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Reissue CDs Weekly: Jim Sullivan | reviews, news & interviews

Reissue CDs Weekly: Jim Sullivan

Reissue CDs Weekly: Jim Sullivan

Revealed: what came before and after the belatedly lauded ‘U.F.O.’ album

Jim Sullivan – sadly not around to take in the acclaim which has come his wayCourtesy of the Jim Sullivan Estate

Hugh Hefner established Playboy Records in 1972 as an arm of his male-targeted business empire. Amongst the singles issued in its first year were seven-inchers by jazzer Bobby Scott, proto-yacht rockers The Hudson Brothers, singer-songwriter Tim Rose, Björn & Benny (with Svenska Flicka), who were ABBA before they had a name, and Michael Jarrett, who’d written “I'm Leavin'” for Elvis Presley.

Hugh Hefner established Playboy Records in 1972 as an arm of his male-targeted business empire. Amongst the singles issued in its first year were seven-inchers by jazzer Bobby Scott, proto-yacht rockers The Hudson Brothers, singer-songwriter Tim Rose, Björn & Benny (with Svenska Flicka), who were ABBA before they had a name, and Michael Jarrett, who’d written “I'm Leavin'” for Elvis Presley. In 1974, Playboy Playmate Barbi Benton came on board.

Other notables included country staple Mickey Gilley, soul star Major Lance, soft rockers Hamilton, Joe Frank & Reynolds and, late in the imprint’s day, powerpoppers Blue Ash. Beserkley Records, Jonathan Richman’s home, had a business tie-in with Playboy Records. In this eclectic and mostly hit-free grab-bag, an eponymous 1972 album by LA-based singer-songwriter Jim Sullivan attracted little attention.

Jim Sullivan_Playboy albumProbably, Jim Sullivan would have remained unnoticed without the 2010 reissue of Sullivan’s only other album, 1969’s U.F.O. – originally issued by the private Monnie label and then re-released the next year by Century City Records, an offshoot of a private equity company. U.F.O. barely had a profile when it first escaped but its reappearance exposed it as a sit-up, take-notice album. Sullivan was belatedly revealed to be a moody, country influenced singer-songwriter with a bent for mystical lyrics. While in the (very early) Kris Kristofferson, John Hartford and Val Stoecklein bag he had his own, affectingly downbeat voice.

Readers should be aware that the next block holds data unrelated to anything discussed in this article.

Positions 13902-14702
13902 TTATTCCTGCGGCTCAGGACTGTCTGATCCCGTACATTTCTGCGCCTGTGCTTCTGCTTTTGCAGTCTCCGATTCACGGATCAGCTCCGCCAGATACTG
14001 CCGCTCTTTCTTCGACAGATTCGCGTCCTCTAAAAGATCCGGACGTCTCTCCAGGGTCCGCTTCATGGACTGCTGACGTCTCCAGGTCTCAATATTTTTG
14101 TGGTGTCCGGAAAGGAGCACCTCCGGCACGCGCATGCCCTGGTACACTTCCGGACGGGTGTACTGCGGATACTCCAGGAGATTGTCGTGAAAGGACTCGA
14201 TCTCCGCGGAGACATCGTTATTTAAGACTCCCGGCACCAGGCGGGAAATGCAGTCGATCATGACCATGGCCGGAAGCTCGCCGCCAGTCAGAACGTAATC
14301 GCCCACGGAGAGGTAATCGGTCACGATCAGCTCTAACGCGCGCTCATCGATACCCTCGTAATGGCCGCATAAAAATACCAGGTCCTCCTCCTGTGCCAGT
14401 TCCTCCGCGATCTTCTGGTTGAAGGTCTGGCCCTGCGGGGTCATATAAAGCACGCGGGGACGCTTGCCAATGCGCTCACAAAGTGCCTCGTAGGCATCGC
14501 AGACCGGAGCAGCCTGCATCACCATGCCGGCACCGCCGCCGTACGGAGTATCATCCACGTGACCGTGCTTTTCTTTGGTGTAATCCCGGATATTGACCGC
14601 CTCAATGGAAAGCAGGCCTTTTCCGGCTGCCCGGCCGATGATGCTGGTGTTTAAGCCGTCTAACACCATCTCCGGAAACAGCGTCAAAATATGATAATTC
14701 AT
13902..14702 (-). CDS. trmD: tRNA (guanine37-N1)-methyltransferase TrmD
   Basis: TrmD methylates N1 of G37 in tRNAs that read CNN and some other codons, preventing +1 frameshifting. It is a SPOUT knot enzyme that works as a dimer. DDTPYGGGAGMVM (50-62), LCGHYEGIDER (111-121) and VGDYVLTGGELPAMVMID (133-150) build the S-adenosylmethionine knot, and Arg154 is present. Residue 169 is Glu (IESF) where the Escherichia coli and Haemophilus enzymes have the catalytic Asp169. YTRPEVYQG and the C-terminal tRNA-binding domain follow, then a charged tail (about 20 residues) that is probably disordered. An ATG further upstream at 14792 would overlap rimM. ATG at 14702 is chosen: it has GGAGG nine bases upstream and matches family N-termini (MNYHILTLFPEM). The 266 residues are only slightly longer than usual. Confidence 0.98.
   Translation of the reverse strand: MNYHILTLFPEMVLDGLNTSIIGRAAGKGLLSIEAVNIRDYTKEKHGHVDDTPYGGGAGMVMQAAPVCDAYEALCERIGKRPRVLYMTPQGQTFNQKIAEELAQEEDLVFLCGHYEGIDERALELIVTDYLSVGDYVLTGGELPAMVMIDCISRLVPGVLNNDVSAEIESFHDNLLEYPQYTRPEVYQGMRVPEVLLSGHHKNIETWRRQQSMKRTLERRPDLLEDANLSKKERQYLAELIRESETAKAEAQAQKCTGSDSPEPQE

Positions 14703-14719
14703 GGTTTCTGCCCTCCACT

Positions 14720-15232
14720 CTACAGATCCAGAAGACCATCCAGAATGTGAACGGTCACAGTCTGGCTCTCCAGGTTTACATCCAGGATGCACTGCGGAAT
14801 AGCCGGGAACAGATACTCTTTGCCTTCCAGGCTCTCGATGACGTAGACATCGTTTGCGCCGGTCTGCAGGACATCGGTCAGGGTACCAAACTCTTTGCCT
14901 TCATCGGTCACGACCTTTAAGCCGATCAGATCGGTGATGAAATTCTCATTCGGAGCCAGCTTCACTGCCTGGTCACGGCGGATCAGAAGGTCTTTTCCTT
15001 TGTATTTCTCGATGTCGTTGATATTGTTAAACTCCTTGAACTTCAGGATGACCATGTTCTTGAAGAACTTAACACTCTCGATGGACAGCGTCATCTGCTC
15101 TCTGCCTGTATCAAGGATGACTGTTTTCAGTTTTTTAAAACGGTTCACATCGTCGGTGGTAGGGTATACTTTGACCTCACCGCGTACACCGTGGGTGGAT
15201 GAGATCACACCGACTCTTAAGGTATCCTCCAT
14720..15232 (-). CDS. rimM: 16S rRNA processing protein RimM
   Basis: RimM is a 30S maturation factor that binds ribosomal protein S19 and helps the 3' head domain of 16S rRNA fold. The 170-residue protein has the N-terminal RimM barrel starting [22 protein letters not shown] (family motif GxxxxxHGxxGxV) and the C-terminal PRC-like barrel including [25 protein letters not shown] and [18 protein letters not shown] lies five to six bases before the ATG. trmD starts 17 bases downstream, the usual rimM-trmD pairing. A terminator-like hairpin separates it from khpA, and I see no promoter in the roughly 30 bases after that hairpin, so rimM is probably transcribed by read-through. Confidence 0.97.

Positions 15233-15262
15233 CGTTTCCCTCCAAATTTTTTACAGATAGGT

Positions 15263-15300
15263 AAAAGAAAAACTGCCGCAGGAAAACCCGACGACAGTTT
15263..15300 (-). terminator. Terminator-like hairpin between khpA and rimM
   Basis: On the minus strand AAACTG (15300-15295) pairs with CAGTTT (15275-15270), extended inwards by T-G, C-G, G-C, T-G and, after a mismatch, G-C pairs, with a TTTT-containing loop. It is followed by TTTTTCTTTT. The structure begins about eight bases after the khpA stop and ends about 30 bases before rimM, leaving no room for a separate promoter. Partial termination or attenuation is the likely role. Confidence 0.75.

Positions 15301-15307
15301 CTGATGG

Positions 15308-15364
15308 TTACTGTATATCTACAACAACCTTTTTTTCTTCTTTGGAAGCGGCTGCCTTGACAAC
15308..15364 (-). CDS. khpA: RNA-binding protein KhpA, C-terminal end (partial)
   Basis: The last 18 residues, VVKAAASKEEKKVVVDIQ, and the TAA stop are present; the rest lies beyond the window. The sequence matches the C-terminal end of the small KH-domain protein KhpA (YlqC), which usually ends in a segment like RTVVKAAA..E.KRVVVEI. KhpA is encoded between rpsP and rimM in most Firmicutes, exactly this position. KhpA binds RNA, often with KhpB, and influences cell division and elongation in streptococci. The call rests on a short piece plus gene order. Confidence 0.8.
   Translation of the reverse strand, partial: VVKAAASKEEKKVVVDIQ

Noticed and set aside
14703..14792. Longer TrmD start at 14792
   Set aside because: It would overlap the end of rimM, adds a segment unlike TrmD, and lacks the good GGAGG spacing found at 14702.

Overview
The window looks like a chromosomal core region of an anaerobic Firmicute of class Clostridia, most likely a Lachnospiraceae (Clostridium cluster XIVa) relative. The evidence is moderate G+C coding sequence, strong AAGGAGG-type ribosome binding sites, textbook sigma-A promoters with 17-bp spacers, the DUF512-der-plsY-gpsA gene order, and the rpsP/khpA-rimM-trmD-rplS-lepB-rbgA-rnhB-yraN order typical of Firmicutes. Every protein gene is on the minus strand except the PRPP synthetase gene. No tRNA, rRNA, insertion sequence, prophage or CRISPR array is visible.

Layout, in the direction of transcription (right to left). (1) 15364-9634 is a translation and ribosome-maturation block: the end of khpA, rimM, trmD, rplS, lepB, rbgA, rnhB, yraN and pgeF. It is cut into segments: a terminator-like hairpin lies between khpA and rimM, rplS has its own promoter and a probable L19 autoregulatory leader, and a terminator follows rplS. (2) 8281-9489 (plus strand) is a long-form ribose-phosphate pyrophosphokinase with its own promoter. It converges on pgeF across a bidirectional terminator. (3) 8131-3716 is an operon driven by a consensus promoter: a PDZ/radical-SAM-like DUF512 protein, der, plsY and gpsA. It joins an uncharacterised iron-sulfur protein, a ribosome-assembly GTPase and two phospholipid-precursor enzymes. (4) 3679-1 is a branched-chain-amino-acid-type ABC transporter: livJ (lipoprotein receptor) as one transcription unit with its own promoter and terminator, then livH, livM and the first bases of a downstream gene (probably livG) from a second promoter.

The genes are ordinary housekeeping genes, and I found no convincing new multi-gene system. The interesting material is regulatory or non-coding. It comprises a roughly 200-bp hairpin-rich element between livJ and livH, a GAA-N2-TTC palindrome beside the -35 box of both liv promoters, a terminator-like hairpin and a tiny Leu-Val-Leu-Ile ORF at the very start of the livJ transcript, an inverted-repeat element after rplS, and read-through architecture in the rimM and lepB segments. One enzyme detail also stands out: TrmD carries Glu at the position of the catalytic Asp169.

Interest was further piqued by learning Sullivan disappeared three years after the Playboy album. He had set off from Los Angeles on 4 March 1975 for Tennessee on an expedition designed to find out whether Nashville would be receptive to his music. His abandoned car was impounded on 8 March, after being found on a New Mexico ranch 23 miles from the nearest main road. His belongings were left in the car and at a motel in Santa Rosa. He was never seen again.

Speculation about Sullivan’s fate continues but U.F.O. was hard evidence that he was worth paying attention to. Now, Jim Sullivan (the Playboy album) has been reissued. It is accompanied by If the Evening Were Dawn, a collection of demo recordings taped in 1969. U.F.O. has been given a musical before and after.

Jim Sullivan_If The Evening Were DawnOne thing is immediately clear. Sullivan’s music existed in a self-determined continuum. If the Evening Were Dawn collects ten tracks, five of which made the cut for U.F.O.: “Roll Back the Time”, “Sandman”, “Jerome”, “So Natural” and “Whistle Stop”. Jim Sullivan includes re-recordings of U.F.O’s “Sandman” and “Plain as Your Eyes Can See” (as “Plain to See”).

If the Evening Were Dawn finds Sullivan alone and with an acoustic guitar. While fascinating to hear the U.F.O. songs in a bare-bones form without the instrumentation subsequently added in the studio, these are the strongest tracks. Of the previously unheard material, “Walls”, with its Fred Neil echoes, is good. So is the dynamic “What to Tell Her”. “So Natural” marries doomy, fatalistic lyrics to a downbeat melody, implying Sullivan understood that the Sixties dream was a form of mirage.

Jim Sullivan c 1972_webJim Sullivan is not as arresting as U.F.O. It begins with “Don’t Let it Throw You”, a light, country inclined outing along the Glen Campbell, Gordon Lightfoot and John Stewart lines, an impression bolstered by an arrangement enhancing the song’s kinship with “Gentle on My Mind”. As the album also includes a version of Stewart’s “Lonesome Picker”, perhaps Sullivan was seen by the label as a comparable contender. (pictured right, Jim Sullivan on stage, c. 1972)

This potential, though, is undercut by “Biblical Boogie (True he’s Gone)” with its clunky, intrusively brass-dominated shuffling arrangement. “Amos” is similarly cluttered. The scrappy “Tom Cat” aims for and misses a Tony Joe White feel. The standouts are the songs where Sullivan is left to get on with it; those sharing U.F.O.’s brooding ambience – the stunning “Tea Leaves” and the sardonically autobiographical “Sunny Jim”. Despite the inconsistent album’s highlights, 1972 was too late for this sort of thing. Jim Sullivan would have been a more comfortable fit with 1969 or 1970.

These two releases neither boost or weaken the reputation Sullivan acquired after the 2010 reappearance of U.F.O. Instead, they add to the picture by confirming that his music was integral to an on-going creative narrative. They also raise the question of whether there are any recordings of his mid Sixties band The Survivors. Start with U.F.O., track back to If the Evening Were Dawn and then, once convinced, carefully dip into Jim Sullivan.

After his abandoned car was found on a New Mexico ranch 23 miles from the nearest main road, Jim Sullivan was never seen again

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